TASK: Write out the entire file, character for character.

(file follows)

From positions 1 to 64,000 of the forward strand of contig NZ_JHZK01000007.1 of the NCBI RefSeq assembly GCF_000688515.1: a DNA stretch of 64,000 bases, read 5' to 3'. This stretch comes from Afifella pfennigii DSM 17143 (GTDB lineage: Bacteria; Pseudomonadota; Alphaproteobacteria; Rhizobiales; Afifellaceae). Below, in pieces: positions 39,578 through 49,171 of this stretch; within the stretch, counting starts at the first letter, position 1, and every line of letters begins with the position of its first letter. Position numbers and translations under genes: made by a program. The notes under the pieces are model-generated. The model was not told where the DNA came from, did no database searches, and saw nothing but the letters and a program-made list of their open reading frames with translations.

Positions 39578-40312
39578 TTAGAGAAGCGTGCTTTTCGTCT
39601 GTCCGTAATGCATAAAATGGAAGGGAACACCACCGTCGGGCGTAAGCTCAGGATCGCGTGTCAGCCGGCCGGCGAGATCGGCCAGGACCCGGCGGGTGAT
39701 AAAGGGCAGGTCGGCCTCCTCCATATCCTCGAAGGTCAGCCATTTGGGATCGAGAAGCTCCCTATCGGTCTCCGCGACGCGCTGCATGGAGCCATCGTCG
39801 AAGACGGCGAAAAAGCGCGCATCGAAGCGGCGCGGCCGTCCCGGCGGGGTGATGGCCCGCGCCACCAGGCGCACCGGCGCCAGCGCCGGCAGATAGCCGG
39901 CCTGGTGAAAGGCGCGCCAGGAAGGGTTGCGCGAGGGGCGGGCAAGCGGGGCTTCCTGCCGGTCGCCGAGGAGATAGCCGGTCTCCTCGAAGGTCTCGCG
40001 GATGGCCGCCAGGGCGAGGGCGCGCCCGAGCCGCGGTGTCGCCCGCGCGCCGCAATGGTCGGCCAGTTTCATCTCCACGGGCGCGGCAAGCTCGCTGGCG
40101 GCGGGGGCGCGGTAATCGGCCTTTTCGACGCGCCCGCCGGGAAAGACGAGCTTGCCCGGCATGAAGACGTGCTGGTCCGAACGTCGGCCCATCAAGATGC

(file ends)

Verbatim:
From positions 1 to 64,000 of the forward strand of contig NZ_JHZK01000007.1 of the NCBI RefSeq assembly GCF_000688515.1: a DNA stretch of 64,000 bases, read 5' to 3'. This stretch comes from Afifella pfennigii DSM 17143 (GTDB lineage: Bacteria; Pseudomonadota; Alphaproteobacteria; Rhizobiales; Afifellaceae). Below, in pieces: positions 39,578 through 49,171 of this stretch; within the stretch, counting starts at the first letter, position 1, and every line of letters begins with the position of its first letter. Position numbers and translations under genes: made by a program. The notes under the pieces are model-generated. The model was not told where the DNA came from, did no database searches, and saw nothing but the letters and a program-made list of their open reading frames with translations.

Positions 39578-40312
39578 TTAGAGAAGCGTGCTTTTCGTCT
39601 GTCCGTAATGCATAAAATGGAAGGGAACACCACCGTCGGGCGTAAGCTCAGGATCGCGTGTCAGCCGGCCGGCGAGATCGGCCAGGACCCGGCGGGTGAT
39701 AAAGGGCAGGTCGGCCTCCTCCATATCCTCGAAGGTCAGCCATTTGGGATCGAGAAGCTCCCTATCGGTCTCCGCGACGCGCTGCATGGAGCCATCGTCG
39801 AAGACGGCGAAAAAGCGCGCATCGAAGCGGCGCGGCCGTCCCGGCGGGGTGATGGCCCGCGCCACCAGGCGCACCGGCGCCAGCGCCGGCAGATAGCCGG
39901 CCTGGTGAAAGGCGCGCCAGGAAGGGTTGCGCGAGGGGCGGGCAAGCGGGGCTTCCTGCCGGTCGCCGAGGAGATAGCCGGTCTCCTCGAAGGTCTCGCG
40001 GATGGCCGCCAGGGCGAGGGCGCGCCCGAGCCGCGGTGTCGCCCGCGCGCCGCAATGGTCGGCCAGTTTCATCTCCACGGGCGCGGCAAGCTCGCTGGCG
40101 GCGGGGGCGCGGTAATCGGCCTTTTCGACGCGCCCGCCGGGAAAGACGAGCTTGCCCGGCATGAAGACGTGCTGGTCCGAACGTCGGCCCATCAAGATGC